It makes for interesting reading. In short, Gordon J ordered Mirvac to pay the indemnity costs of the Receivers and the secured creditor Westpac. Notably, even though ASIC had not asked for it, her Honour even ordered Mirvac to pay ASIC’s costs on an indemnity basis.
Mirvac had submitted that its costs should be paid by the Receivers out of the fund held by them, or alternatively that there should be no order for costs against Mirvac. Again her Honour’s distillation of the principles is a useful reference (see [3-8]). In relation to the claim for indemnity costs, the Receivers produced a letter dated 18 February 2011 they had sent to Mirvac stating that its claim was misconceived and inviting them to withdraw it. Westpac had no such letter to rely upon, in its application for indemnity costs, but pointed to the lateness with which Mirvac raised some of its arguments, and that Mirvac’s arguments had failed in their entirety.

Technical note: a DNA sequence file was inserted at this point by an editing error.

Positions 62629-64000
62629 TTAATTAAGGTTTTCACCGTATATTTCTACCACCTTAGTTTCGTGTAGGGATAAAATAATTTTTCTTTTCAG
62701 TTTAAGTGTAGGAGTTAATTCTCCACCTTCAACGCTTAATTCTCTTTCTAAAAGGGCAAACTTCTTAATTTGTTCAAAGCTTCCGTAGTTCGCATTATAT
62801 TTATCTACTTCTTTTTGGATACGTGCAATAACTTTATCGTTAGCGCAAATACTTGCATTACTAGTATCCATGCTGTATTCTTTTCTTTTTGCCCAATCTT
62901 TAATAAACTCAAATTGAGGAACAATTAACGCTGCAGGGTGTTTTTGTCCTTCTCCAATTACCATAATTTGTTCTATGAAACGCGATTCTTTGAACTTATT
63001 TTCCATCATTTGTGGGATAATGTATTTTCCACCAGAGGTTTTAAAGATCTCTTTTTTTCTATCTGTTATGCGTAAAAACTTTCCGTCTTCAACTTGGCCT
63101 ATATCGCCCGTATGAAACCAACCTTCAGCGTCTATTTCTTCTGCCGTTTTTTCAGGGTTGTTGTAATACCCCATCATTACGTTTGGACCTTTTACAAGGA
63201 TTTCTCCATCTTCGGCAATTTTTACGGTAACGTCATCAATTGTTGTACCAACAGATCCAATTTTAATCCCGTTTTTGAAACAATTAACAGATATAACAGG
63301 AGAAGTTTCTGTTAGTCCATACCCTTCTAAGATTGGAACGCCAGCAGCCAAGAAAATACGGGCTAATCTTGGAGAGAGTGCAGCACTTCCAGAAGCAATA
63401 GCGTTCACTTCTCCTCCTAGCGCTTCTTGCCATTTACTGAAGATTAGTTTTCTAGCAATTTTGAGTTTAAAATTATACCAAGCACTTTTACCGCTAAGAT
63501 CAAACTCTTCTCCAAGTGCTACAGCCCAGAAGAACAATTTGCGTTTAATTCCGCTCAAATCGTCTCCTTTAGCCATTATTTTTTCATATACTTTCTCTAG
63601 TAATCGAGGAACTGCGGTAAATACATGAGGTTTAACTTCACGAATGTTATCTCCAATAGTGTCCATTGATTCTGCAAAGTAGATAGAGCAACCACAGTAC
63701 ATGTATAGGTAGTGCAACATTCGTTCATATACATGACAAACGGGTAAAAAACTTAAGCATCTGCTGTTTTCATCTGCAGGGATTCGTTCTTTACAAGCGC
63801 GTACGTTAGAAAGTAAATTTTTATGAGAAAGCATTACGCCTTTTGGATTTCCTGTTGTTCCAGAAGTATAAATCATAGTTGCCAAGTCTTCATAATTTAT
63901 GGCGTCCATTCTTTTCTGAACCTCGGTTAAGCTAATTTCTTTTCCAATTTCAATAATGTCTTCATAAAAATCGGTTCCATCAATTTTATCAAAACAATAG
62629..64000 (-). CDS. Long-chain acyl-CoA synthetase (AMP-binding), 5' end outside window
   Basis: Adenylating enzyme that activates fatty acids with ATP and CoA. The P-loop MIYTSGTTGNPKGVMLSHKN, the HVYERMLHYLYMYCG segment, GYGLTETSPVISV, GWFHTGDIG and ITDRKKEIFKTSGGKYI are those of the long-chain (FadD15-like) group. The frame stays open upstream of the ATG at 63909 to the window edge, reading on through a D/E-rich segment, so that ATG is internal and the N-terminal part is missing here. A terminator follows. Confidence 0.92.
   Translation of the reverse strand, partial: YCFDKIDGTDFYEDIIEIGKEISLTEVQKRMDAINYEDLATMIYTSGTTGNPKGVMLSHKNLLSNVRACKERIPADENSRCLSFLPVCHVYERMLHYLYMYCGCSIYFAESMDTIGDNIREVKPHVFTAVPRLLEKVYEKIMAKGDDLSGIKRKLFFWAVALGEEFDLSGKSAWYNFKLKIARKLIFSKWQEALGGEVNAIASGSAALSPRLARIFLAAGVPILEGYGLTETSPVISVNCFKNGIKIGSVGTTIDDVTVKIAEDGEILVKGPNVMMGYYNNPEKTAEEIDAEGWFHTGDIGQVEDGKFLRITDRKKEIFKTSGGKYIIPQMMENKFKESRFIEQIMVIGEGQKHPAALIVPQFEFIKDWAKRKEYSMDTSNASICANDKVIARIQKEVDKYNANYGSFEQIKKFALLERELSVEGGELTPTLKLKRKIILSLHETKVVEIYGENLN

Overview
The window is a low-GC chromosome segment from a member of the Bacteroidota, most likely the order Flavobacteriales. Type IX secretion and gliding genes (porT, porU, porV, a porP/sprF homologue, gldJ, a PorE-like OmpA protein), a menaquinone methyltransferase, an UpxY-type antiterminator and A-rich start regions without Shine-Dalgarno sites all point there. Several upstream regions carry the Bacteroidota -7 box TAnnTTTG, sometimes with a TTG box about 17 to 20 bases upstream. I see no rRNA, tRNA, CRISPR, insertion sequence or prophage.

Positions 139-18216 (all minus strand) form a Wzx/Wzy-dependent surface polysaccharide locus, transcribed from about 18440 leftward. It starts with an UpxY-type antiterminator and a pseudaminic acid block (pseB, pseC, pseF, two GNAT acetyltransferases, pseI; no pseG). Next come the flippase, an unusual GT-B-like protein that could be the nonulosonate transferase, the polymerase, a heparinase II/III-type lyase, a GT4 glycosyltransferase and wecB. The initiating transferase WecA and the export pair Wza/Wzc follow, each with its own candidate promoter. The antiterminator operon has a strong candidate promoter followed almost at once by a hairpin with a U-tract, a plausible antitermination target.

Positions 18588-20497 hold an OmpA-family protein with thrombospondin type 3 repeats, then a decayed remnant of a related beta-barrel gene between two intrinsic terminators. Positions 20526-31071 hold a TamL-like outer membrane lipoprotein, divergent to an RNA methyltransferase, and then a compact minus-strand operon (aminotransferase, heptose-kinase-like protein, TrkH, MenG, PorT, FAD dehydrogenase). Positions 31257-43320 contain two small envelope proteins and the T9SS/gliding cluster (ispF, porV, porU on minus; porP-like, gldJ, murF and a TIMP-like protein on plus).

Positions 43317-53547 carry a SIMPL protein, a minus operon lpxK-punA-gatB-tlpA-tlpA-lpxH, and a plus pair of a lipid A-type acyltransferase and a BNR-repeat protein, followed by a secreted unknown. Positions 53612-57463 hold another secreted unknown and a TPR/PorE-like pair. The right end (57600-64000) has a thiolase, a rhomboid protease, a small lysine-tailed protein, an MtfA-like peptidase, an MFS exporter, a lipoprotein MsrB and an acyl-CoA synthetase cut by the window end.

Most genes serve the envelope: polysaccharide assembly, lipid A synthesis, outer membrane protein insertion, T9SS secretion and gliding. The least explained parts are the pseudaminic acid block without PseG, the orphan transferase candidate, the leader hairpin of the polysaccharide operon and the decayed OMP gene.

Gordon J held that there were “special or unusual features” justifying the Court exercising its discretion to award indemnity costs. Essentially, Mirvac failed to accept the Receivers’ adjudication of its claim for the termination fee. Moreoever, its claim failed “legally and factually”. For these reasons, her Honour awarded indemnity costs against Mirvac in favour of the Receivers, Westpac and, even though ASIC did not seek them, in favour also of ASIC [at 11].